7.0000 1024.4210 7.0000
8.0000 1265.0146 8.0000
9.0000 1533.8826 9.0000
10.0000 1832.5957 10.0000

It seems that, in a manner of speaking, equations (6) and (7) agree with each other. Click here for a simple Python script that calculates bucket profiles using the equations from this section. For a more general solution with more features, try TankProfiler.

Closed-form Integration

This section describes methods for obtaining closed-form equations for certain tank types amenable to this approach. A later section discusses the more general (and less elegant) numerical computation method.

Computing volumes uses some ideas from Calculus, a field of mathematics that deals with movement and change. I'll be presenting just enough Calculus ideas to explain how one computes volumes, but those readers who would like a more complete Calculus exposition can click here.

Ideally, after analyzing a storage tank, we should be able to write a closed-form expression that describes its volume for any given measurement height. For this example, let's use the simplest nontrivial tank form — a cylindrical tank with flat ends, lying level on the ground. We want an equation that will provide partial volumes for any measured content height. After some thought, we decide to proceed this way:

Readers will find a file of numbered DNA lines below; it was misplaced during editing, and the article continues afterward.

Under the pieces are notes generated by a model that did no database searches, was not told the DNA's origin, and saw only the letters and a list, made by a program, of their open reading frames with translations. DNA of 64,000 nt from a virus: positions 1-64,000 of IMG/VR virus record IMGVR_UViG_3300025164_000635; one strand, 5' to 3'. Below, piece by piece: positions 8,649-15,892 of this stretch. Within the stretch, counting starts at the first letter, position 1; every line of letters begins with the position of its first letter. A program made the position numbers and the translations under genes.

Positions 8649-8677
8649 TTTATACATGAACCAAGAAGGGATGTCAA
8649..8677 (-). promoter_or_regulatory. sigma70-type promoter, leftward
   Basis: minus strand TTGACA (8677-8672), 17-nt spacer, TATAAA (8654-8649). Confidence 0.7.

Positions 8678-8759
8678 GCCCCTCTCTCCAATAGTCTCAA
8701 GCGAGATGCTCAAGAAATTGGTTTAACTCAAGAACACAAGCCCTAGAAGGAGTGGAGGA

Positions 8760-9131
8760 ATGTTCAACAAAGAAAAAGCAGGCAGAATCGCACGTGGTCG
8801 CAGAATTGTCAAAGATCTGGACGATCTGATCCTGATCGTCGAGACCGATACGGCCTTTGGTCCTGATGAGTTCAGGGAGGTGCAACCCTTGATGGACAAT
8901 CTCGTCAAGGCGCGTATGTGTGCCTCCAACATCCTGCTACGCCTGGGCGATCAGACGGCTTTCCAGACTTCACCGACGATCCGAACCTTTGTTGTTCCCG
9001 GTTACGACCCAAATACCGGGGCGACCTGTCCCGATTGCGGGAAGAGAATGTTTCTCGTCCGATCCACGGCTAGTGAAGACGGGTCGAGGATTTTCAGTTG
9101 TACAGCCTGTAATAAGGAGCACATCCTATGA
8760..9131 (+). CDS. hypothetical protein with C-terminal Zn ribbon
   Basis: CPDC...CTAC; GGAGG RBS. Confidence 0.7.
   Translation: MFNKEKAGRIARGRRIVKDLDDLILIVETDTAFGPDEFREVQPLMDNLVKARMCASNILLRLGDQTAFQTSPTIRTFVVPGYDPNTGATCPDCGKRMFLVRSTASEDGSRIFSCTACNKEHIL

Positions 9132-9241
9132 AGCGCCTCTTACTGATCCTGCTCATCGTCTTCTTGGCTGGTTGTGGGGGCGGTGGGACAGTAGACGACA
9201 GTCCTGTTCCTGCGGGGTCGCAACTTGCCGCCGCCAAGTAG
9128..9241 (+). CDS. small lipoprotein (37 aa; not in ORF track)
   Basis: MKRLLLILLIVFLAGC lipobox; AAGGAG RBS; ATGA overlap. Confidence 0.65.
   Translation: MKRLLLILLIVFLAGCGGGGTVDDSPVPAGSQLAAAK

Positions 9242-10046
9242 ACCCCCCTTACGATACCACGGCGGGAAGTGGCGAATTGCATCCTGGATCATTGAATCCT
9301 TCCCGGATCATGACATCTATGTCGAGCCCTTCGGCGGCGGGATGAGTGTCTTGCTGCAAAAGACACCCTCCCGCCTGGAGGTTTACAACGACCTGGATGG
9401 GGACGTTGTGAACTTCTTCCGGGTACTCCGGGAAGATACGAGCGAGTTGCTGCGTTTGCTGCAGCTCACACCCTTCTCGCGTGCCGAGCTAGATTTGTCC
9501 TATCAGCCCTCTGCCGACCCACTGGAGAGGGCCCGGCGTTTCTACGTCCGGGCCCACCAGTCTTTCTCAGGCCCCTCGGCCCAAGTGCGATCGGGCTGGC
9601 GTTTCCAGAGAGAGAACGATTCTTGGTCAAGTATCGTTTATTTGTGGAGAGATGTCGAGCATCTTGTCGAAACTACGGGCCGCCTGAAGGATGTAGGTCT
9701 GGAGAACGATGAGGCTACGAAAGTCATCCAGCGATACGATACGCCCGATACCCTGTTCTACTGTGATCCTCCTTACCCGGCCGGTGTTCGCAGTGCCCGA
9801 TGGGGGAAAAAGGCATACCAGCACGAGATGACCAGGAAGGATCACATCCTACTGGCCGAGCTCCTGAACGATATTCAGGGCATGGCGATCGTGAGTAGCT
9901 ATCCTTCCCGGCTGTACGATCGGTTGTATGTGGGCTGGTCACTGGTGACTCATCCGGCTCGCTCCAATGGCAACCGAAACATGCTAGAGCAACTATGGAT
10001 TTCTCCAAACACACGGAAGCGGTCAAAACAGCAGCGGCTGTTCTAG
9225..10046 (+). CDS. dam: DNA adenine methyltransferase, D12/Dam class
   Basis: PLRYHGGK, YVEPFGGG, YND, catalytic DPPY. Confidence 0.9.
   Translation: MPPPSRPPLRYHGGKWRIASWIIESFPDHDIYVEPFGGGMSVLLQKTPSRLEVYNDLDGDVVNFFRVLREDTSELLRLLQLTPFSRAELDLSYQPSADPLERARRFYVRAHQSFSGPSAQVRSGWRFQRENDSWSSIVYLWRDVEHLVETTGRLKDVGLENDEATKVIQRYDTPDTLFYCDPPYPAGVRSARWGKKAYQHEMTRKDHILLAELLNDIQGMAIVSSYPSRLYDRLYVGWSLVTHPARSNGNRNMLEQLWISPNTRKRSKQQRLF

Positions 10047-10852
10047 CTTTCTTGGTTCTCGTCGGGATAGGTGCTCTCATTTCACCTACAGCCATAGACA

1. We have a measurement that tells us the height of the tank's contents, a one-dimensional value.
2. We realize we can write an equation that provides a width within the tank for any height, and this is also a one-dimensional value.
3. We can take the result of step (2) above and use Calculus methods to create an equation that represents the area of a slice of the tank's contents at any measured content height, a two-dimensional value.
4. We can take the result from step (3) above and multiply by the tank's length, thus obtaining a partial tank volume, a three-dimensional result.
5. By progressing from one dimension to three, we use Calculus ideas to move from a scalar measurement of tank content height to a volume.

Figure 3: Width Equation

Starting with step (2) above, let's think about an equation that will provide a content width w for any vertical location y in a normalized cylindrical tank (i.e. a tank with a radius of 1). (When writing equations, it's a good idea to write them in normalized form — such an equation represents the most general form and is easily scaled to represent an object in the real world.)

We realize the tank has zero width at the very bottom and top, and maximum width at the middle. After some geometric thinking, we come up with this candidate equation:

(8) $\displaystyle w = 2\ \sqrt{1-y^2}$

Where:
• y = normalized position within the tank, -1 ≤ y ≤ 1
• w = tank width (diameter) at y

A graph of our equation appears in Figure 3, and it correctly maps y values between -1 (bottom) and 1 (top), to a curve representing the width of our normalized tank.

Next, we want to integrate equation (8), to produce a two-dimensional surface representing the area between the bottom of the tank and any given y value. This is the first step toward creating a three-dimensional volume.

Here is the integral of equation (8), which produces an area a for a unit circle section partitioned by argument y (-1 ≤ y ≤ 1):

(9) $\displaystyle a=\sqrt{1-y^2}y+\cos^{-1}(-y)$

Where: